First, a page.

How Title IX (9) Protects Victims of Sexual Assault in Schools
Title IX protects people from discrimination based on sex in education programs or activities that receive federal financial assistance. Title IX states: “No person in the United States shall, on the basis of sex, be excluded from participation in, be denied the benefits of, or be subjected to discrimination under any education program or activity receiving Federal financial assistance.” Nearly all of the schools in West Virginia have a Title IX program that ensures the university or college complies with federal law. Schools are required to implement policies consistent with Title IX that applies to both students and faculty. One area of Title IX that directly involves Legal Aid is the handling of reports of sexual assault.
Sexual assault is a form of sex-discrimination. Each school has its own policies that defines sexual assault, and it may be different than the criminal definition of sexual assault used in local criminal law. However, the process amongst the schools in reporting and handling sexual assault allegations on educational campuses are very similar. A report of a sexual assault involving students will trigger Title IX. A person reporting an incident of sexual assault, usually the victim, is called the Complainant. The person alleged to have perpetrated the sexual assault is called the Respondent. Each school has a Title IX coordinator who ensures that steps are taken to ensure the safety of the Complainant and rights of Respondent. Both parties have the rights to have an attorney represent them. Legal Aid has provided services to Complainants in guiding them through the Title IX process and help them make critical decision that are in their best interest.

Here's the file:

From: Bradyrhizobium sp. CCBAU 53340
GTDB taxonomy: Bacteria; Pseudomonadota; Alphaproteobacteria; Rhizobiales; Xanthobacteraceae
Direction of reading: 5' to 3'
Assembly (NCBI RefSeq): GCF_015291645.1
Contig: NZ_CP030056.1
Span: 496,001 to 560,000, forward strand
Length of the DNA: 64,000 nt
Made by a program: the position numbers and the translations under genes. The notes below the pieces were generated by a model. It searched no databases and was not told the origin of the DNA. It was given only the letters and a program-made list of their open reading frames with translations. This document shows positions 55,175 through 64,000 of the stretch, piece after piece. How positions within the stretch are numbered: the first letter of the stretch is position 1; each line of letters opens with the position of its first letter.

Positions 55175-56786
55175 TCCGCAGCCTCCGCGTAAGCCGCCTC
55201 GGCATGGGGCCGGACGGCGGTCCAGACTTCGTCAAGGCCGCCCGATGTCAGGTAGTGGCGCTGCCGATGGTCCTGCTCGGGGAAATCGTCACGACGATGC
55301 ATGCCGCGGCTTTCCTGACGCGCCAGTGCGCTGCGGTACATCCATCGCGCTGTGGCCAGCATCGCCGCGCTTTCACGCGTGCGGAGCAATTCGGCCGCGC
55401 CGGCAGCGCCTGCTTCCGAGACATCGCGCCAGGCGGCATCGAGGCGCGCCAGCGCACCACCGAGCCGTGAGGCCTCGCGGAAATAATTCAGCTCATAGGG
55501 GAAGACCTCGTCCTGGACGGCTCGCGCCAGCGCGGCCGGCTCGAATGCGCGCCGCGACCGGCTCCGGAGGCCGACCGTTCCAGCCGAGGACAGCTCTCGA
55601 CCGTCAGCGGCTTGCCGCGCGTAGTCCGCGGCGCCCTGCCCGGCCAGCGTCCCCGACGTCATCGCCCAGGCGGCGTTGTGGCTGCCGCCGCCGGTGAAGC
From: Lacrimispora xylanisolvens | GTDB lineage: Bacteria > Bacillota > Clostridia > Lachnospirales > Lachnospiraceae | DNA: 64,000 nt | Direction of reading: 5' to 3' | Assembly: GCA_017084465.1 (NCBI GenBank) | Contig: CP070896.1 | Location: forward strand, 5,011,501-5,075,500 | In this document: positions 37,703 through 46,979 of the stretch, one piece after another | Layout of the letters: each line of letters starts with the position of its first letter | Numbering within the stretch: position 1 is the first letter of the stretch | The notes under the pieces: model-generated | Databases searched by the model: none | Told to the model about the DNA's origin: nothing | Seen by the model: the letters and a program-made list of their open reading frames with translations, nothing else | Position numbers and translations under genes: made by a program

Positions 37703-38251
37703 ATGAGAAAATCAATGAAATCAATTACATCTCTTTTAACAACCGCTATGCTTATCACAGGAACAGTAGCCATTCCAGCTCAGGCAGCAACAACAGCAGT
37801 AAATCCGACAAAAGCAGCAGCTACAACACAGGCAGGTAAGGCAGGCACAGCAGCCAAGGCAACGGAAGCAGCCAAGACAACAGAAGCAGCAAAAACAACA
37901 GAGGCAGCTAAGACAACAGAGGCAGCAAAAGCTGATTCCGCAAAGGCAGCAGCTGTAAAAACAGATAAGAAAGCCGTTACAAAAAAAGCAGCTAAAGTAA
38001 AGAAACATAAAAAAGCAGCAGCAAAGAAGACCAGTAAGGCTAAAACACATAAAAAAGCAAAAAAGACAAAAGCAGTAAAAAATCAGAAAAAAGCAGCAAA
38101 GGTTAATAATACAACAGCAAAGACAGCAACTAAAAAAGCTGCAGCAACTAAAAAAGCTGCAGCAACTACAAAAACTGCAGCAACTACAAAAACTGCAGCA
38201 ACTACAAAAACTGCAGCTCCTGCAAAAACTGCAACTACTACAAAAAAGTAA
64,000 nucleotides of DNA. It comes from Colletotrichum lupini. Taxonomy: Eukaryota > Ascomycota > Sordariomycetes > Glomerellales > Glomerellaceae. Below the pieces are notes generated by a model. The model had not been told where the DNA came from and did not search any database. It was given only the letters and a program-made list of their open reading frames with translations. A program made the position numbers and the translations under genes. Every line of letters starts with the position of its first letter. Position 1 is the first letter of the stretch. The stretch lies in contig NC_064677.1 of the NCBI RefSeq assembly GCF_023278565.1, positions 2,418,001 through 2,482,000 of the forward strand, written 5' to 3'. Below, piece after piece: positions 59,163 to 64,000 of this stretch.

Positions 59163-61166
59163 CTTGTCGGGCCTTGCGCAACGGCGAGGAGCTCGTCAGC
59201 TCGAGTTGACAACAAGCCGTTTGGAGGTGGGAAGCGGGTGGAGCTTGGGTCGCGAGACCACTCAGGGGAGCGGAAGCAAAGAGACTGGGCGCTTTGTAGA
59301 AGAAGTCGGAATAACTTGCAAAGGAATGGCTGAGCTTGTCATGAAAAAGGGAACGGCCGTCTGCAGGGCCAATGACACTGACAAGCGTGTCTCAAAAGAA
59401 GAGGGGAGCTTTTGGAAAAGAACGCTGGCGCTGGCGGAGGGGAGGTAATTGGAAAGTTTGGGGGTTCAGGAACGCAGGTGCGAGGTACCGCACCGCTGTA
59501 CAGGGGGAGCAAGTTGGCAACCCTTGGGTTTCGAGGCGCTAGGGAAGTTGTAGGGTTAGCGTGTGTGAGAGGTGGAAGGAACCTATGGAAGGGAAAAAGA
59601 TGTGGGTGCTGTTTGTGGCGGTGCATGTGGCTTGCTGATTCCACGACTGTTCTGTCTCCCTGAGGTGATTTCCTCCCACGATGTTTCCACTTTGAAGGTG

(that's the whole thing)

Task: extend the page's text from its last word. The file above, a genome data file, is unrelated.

Once a Complainant reports a sexual assault, an investigation is conducted. The investigation is completed by an investigator who is responsible for interviewing all persons involved and gathering evidence and producing a final report. Both parties have the opportunity to review and propose amendments to the report before it is finalized. Amendments can include providing other witness for the investigator to interview, offering additional evidence, or clarifying their own statement. Title IX complaint can be resolved in two ways: formal and informal resolution. Informal resolution requires the consent of both parties. The goal of the informal resolution is to mediate an agreement between the parties. Informal resolution agreements can include almost anything so long as it is consistent with Title IX and that school’s policies.
However, a formal resolution process is like a court trial. During the formal process, both sides present their case in front of a hearing officer. The hearing officer is usually a lawyer that is hired by the school. Evidence and testimony are presented by both sides and, like a bench trial, the hearing officer will decide if the complainant has proven that the respondent committed an act of sexual assault as defined by the school. If the respondent is found responsible, then adverse administrative action is taken, which can mean suspension or expulsion. However, if he is not found responsible, then no further action is taken, and the complaint is dismissed.
If you or a loved one has been the victim of sexual assault in local schools, colleges, or universities, please know that there are resources available for you. First, it would be a good idea to contact your local sexual assault help center. If you do not know how to contact your local sexual assault help center, contact Legal Aid of West Virginia at 1-866-255-4370 or complete an intake online at www.lawv.net, and we can guide you to resources in your area while also offering insight, advice, and possible representation in your Title IX hearings.